I have taken several questions from investors regarding the situation unfolding in China as it relates to Evergrande, the Chinese real estate conglomerate. If you have not heard (stop reading here), one of the largest Chinese real estate companies "Evergrande" is on the cusp of a default on credit. You can find the beginning of the story, by clicking here.
1. Will Evergrande have an impact on my portfolio?
A: Chances are, you do not have any direct exposure. Most of the exposure is not in the form of debt, and of that debt, 80% is in the form of on-shore Yuan denominated exposure. If you are holding Emerging Market specific high yield funds, you may want to inquire with your manager. Even then, on a relative basis, your exposure should be minimal.
2. Is this Lehman Bros 2.0?
A: It is going to be bumpy in the short term, and inevitably, there will be fallout. With that said, Chinese leadership has a great deal of direct influence in their business community, and a disorderly liquidation is not in their best interest. There may be no specific "bail out", but there are examples in the past where the government has intervened directly (click here), so this is nothing new.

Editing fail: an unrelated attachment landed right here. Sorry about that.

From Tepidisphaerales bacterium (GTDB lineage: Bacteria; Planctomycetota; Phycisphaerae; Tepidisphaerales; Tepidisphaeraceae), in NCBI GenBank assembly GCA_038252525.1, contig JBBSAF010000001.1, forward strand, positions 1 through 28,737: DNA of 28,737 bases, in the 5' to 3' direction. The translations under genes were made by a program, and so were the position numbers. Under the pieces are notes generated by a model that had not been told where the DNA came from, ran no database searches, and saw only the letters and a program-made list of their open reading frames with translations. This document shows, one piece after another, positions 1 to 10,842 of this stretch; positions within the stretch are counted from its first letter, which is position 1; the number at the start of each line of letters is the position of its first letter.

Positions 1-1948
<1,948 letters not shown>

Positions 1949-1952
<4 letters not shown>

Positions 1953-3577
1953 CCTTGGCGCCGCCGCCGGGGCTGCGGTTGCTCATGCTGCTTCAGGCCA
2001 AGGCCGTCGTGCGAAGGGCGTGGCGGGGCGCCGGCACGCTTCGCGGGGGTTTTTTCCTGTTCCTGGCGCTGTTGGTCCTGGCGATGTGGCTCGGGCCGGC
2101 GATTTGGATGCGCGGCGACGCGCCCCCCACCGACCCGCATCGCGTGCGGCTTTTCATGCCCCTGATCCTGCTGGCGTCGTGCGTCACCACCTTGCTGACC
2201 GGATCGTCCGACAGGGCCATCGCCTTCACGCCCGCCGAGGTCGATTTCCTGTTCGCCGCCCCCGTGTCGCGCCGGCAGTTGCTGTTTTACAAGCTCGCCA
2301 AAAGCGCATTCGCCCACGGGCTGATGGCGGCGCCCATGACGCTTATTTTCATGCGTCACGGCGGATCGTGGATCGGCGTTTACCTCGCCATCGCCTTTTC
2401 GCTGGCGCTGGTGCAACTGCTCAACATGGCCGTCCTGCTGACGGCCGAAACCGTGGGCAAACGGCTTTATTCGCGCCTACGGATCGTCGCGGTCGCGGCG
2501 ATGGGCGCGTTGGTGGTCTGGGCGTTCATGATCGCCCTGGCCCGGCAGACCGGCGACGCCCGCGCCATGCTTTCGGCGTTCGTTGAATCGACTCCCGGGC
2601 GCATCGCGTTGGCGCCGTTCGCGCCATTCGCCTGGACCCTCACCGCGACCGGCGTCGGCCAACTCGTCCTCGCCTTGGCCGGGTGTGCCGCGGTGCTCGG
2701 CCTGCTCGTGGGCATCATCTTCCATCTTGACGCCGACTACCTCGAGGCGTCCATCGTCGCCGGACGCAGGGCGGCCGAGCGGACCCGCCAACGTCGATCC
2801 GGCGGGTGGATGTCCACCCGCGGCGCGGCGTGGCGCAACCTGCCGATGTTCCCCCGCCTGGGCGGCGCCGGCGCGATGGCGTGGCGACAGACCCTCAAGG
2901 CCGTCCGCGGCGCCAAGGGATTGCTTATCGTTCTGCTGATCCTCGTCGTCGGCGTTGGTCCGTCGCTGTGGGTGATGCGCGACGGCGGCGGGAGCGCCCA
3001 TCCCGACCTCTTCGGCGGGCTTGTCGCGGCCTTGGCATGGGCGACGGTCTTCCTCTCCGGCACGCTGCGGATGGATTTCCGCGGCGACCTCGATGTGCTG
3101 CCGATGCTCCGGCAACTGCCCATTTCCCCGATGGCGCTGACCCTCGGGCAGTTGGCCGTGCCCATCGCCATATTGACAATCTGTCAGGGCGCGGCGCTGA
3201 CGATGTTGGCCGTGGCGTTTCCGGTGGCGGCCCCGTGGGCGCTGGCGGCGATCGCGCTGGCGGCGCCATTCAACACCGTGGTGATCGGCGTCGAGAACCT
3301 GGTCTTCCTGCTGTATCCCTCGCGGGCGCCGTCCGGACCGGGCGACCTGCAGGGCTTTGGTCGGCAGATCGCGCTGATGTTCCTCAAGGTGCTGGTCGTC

3: Yes, but 300 Billion??!
A: Big numbers to be sure, but the landscape is significantly different today. The level of debt relative to the overall Chinese real estate market is small. Secondly, the level of liquidity in global markets right, is much higher than it was at the beginning of the Global Financial Crisis.
Summary: Given the state of interest rates, and the projected direction of same, your fixed income portfolio should be focused on quality improvement, as opposed to moving out on the risk spectrum. The overall environment in fixed income makes it very challenging to make money. A focus on capital preservation should remain the first pillar of that portfolio.